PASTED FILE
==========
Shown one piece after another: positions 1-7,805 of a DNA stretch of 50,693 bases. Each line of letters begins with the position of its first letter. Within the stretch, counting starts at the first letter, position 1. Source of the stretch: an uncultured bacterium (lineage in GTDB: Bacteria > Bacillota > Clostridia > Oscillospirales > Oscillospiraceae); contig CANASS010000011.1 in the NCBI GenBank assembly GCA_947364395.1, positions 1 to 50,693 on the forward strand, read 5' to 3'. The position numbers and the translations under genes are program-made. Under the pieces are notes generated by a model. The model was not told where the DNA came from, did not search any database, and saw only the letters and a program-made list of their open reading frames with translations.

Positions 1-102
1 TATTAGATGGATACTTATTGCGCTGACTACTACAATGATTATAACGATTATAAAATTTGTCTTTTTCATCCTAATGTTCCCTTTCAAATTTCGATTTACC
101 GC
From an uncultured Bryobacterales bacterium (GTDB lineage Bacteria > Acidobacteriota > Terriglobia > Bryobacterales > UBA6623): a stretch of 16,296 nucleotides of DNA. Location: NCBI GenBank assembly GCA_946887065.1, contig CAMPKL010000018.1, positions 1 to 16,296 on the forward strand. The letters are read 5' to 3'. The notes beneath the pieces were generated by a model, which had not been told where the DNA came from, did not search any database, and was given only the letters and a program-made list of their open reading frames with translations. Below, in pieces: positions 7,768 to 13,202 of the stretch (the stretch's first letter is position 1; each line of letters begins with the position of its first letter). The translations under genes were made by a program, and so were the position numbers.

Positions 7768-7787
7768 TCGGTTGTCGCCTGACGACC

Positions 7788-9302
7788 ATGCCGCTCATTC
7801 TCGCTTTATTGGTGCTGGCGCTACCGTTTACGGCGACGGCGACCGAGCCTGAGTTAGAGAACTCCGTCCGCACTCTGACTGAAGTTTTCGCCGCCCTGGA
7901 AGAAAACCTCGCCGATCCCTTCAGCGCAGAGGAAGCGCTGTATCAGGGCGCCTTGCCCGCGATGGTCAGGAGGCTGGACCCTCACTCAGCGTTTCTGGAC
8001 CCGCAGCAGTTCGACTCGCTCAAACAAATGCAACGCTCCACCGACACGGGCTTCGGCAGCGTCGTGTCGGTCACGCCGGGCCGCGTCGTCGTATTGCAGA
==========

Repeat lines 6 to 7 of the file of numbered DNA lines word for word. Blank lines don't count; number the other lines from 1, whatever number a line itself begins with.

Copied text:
Positions 7768-7787
7768 TCGGTTGTCGCCTGACGACC